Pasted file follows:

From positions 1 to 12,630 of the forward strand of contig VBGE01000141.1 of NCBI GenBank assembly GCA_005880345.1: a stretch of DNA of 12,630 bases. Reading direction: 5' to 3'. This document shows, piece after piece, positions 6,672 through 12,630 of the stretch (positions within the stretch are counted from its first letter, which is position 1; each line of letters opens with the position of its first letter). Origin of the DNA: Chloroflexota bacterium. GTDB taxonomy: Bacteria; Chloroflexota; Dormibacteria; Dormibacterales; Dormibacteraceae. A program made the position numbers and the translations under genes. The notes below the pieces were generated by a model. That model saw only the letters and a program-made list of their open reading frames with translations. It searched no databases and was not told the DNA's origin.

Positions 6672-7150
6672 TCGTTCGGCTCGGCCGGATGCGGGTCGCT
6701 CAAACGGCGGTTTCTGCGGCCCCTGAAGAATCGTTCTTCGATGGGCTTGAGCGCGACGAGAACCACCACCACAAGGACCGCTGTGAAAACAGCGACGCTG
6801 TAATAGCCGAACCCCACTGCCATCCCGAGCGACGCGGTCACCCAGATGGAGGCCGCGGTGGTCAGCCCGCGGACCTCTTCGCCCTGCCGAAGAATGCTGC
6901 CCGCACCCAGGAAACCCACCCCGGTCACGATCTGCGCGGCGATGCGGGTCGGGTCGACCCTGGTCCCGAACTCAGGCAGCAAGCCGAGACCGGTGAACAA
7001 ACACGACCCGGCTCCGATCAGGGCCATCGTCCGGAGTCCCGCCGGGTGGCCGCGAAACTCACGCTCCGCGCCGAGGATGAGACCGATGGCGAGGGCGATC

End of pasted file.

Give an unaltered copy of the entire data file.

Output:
From positions 1 to 12,630 of the forward strand of contig VBGE01000141.1 of NCBI GenBank assembly GCA_005880345.1: a stretch of DNA of 12,630 bases. Reading direction: 5' to 3'. This document shows, piece after piece, positions 6,672 through 12,630 of the stretch (positions within the stretch are counted from its first letter, which is position 1; each line of letters opens with the position of its first letter). Origin of the DNA: Chloroflexota bacterium. GTDB taxonomy: Bacteria; Chloroflexota; Dormibacteria; Dormibacterales; Dormibacteraceae. A program made the position numbers and the translations under genes. The notes below the pieces were generated by a model. That model saw only the letters and a program-made list of their open reading frames with translations. It searched no databases and was not told the DNA's origin.

Positions 6672-7150
6672 TCGTTCGGCTCGGCCGGATGCGGGTCGCT
6701 CAAACGGCGGTTTCTGCGGCCCCTGAAGAATCGTTCTTCGATGGGCTTGAGCGCGACGAGAACCACCACCACAAGGACCGCTGTGAAAACAGCGACGCTG
6801 TAATAGCCGAACCCCACTGCCATCCCGAGCGACGCGGTCACCCAGATGGAGGCCGCGGTGGTCAGCCCGCGGACCTCTTCGCCCTGCCGAAGAATGCTGC
6901 CCGCACCCAGGAAACCCACCCCGGTCACGATCTGCGCGGCGATGCGGGTCGGGTCGACCCTGGTCCCGAACTCAGGCAGCAAGCCGAGACCGGTGAACAA
7001 ACACGACCCGGCTCCGATCAGGGCCATCGTCCGGAGTCCCGCCGGGTGGCCGCGAAACTCACGCTCCGCGCCGAGGATGAGACCGATGGCGAGGGCGATC